http://support.nikonusa.com/app/answers/detail/a_id/238

Oct 31, 2010 | Nikon D40x Digital Camera

1 Answer

Nikon d90, blinking "Error"


You "release the shutter" by pressing the shutter release button, often called the shutter button. That's the button you press to take a picture :-)

The camera may or may not return to normal after that. If it doesn't, remove the battery, then put it back in and turn the camera on again. Try removing and reattaching the lens (with the power off). If the problem persists, have a certified Nikon tech look at it.

Feb 18, 2010 | Nikon D90 Body Only Digital Camera

1 Answer

EOS 30D is slow to fire.


Are you sure you aren't in the delay setting in drive mode? This camera has 2 delay settings, one for 2 seconds between when you press the shutter and when it takes the photo, and one with 10 seconds delay - often used when you want to be in the photo (e.g. self-portrait or group photo).

If you aren't in the delay mode, then I need to know more about your settings. What shooting mode are you using? What type of photo are you trying to take (portrait, landscape, sports)? Are you shooting indoors, outdoors, bright sunlight, overcast, etc.?

Dec 30, 2008 | Canon EOS 30D Digital Camera with 18-55mm...

1 Answer

What autofocus modes does the DiMAGE A200 employ?


AF single or AF continuous can be selected. In AF single mode, focus is calculated and set when the shutter-release button is pressed partway down. This mode is mainly useful for a stationary subject. In AF continuous mode, camera continues to focus on a moving subject even when the shutter-release button is pressed partway down. It is convenient to capture the moving subject. Full Time AF that continues focusing without pressing the shutter-release button can be used in both AF modes.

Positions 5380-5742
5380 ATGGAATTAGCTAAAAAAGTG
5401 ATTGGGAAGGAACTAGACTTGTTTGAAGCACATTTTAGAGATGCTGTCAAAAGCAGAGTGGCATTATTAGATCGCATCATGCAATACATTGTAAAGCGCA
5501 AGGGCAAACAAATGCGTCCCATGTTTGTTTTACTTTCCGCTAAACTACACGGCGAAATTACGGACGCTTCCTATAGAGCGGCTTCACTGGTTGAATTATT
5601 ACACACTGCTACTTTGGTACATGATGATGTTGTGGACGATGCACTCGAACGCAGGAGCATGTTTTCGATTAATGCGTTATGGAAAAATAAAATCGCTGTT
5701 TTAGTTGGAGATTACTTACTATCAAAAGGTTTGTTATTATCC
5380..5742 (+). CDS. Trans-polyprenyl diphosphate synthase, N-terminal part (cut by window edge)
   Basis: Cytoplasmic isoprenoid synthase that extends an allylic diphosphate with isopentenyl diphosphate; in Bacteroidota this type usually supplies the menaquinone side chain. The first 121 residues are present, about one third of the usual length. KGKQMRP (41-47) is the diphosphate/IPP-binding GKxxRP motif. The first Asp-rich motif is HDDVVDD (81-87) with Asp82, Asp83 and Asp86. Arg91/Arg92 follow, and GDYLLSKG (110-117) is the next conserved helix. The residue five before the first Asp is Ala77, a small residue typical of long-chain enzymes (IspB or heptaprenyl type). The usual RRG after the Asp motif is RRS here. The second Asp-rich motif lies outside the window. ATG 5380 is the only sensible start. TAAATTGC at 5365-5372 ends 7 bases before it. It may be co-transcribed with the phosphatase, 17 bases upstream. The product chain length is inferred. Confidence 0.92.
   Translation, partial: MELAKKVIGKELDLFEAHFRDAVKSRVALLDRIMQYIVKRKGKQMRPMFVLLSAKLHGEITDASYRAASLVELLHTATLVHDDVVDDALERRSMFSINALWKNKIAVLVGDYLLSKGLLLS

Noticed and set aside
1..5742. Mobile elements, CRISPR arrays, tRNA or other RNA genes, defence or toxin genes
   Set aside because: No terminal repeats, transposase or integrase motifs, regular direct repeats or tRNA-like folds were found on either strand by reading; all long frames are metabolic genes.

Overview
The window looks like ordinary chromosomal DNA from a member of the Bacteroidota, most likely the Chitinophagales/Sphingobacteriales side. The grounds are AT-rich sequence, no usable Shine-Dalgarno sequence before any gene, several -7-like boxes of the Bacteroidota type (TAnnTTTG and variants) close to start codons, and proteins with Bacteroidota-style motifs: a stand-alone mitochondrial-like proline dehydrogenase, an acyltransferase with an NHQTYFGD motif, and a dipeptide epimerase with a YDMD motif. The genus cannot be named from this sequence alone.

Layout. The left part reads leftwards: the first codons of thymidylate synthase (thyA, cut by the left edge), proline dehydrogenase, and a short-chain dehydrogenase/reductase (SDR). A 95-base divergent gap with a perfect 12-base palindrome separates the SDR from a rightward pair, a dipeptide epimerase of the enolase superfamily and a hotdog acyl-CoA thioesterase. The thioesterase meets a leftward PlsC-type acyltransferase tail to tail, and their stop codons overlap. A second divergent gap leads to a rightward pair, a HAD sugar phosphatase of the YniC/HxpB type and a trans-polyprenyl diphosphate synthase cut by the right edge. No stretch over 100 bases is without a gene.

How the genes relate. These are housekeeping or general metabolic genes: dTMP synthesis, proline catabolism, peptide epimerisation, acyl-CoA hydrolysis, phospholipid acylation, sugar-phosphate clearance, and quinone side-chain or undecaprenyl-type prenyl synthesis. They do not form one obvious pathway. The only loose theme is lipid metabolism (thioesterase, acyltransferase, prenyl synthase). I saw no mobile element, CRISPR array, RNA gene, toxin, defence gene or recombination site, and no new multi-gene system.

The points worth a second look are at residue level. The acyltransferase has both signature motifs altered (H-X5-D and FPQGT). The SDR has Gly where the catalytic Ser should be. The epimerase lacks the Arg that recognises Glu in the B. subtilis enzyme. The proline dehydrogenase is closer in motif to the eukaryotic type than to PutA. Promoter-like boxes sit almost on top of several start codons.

Sep 15, 2005 | Konica Minolta DiMAGE A200 Digital Camera

1 Answer

The camera takes too long to take a photo. What should I do?


Press the shutter button halfway and hold it to set the focus, then press it the rest of the way down to take a photo. If you press the shutter button down all the way at once, it takes time to focus and set the exposure before the shutter releases. It may take longer than when pressing the shutter button in two steps.

Sep 12, 2005 | Epson PhotoPC L500V Digital Camera

2 Answers

Can't take picture with monitor off?


When the LCD display is "off" the focus mode is automatically switched to "Single AF" mode (since there is no way for the user to confirm that the proper subject is focused) and unless focus is locked the camera cannot fire. When the camera is in "Continuous AF" Focus mode the camera will take a picture whenever the shutter release button is pressed, wether or not the subject is in focus. You can take a photo with the monitor off, but the camera will have to lock focus before it can fire and will not respond as quickly as with the monitor on.

Aug 30, 2005 | Nikon Coolpix 3200 Digital Camera